It may come as news to some, but the Fed really has no idea what it is doing (no, really - just read "Fed Confused Reality Doesn't Conform To Its Economic Models, Shocked Its Models Predict "Explosive Inflation" if you don't believe us ). After all, there is a reason for the saying "we are in uncharted waters." Which is why, to help it in its monetary decision-making, every few months, the Fed issues a survey to the 21 Primary Dealers (used to be 22 but MF Global showed that often the PDs also have no idea what they are doing) asking for their feedback on when it should tighten, how big it's balance sheet should be, how big monthly POMO should be, what the Fed Funds target range "may" be, where the GDP and unemployment rate will be, what the likelihood of the 10 Year soaring to 4% by the end of 2014 is, and other pertinent questions that frame the "independent" thinking of the Fed.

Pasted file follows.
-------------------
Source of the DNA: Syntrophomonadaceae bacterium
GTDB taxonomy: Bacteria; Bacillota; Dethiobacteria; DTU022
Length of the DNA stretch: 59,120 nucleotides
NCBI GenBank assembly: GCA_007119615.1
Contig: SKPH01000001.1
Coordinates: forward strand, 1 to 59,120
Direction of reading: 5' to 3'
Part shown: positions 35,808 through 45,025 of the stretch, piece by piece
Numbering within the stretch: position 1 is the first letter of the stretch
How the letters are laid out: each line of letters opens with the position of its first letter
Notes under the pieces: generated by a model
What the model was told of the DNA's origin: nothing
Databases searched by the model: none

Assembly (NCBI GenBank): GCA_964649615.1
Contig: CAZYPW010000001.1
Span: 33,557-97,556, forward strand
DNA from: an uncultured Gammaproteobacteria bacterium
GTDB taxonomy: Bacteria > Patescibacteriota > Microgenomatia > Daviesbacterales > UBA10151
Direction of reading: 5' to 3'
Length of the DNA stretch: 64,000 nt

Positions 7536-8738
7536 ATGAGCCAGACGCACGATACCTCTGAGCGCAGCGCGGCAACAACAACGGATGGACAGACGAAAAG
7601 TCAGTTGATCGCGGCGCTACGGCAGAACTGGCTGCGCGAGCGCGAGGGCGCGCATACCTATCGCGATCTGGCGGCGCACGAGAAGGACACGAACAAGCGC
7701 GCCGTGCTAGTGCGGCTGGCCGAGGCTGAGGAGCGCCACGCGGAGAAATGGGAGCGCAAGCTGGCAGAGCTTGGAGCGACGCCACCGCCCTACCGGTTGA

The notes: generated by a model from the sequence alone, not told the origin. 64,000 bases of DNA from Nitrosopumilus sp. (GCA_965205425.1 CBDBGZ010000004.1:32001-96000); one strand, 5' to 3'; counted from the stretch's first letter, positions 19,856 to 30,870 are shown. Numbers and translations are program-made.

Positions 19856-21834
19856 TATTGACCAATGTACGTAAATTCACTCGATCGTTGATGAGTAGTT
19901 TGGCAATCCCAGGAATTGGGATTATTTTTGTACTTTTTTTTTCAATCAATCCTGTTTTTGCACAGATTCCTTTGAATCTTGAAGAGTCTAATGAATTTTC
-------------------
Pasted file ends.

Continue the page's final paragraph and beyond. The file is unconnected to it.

Fractional reserve banking is unlike most other businesses. It's not just because its product is money. It's because banks can manufacture their product out of thin air. Under the bygone rules of free market capitalism, only one thing kept banks from creating an infinite amount of money, and that was fear of failure. Periodic bank failures remind depositors of the connection between risk and reward. What is not widely appreciated is that the ensuing government bailouts allowed an underlying shadow banking system to not only survive but grow even larger. To the frustration of Keynesians, and despite an unprecedented Quantitative Easing (QE) by the Federal Reserve, conventional commercial banks have broken with custom and have amassed almost $2 trillion in excess reserves they are reluctant to lend as they scramble to digest all the bad loans still on their books. So most of the money manufactured today is actually being created by the shadow banks. But shadow banks do not generally make commercial loans. Rather, they use the money they manufacture to fund proprietary trading operations in repos and derivatives. No one knows when the bubble will pop, but when it does a donnybrook is going to break out over that thin wedge of collateral whose ownership is spread across counterparties around the world, each looking for relief from their own judges, politicians, bureaucrats, and taxpayers.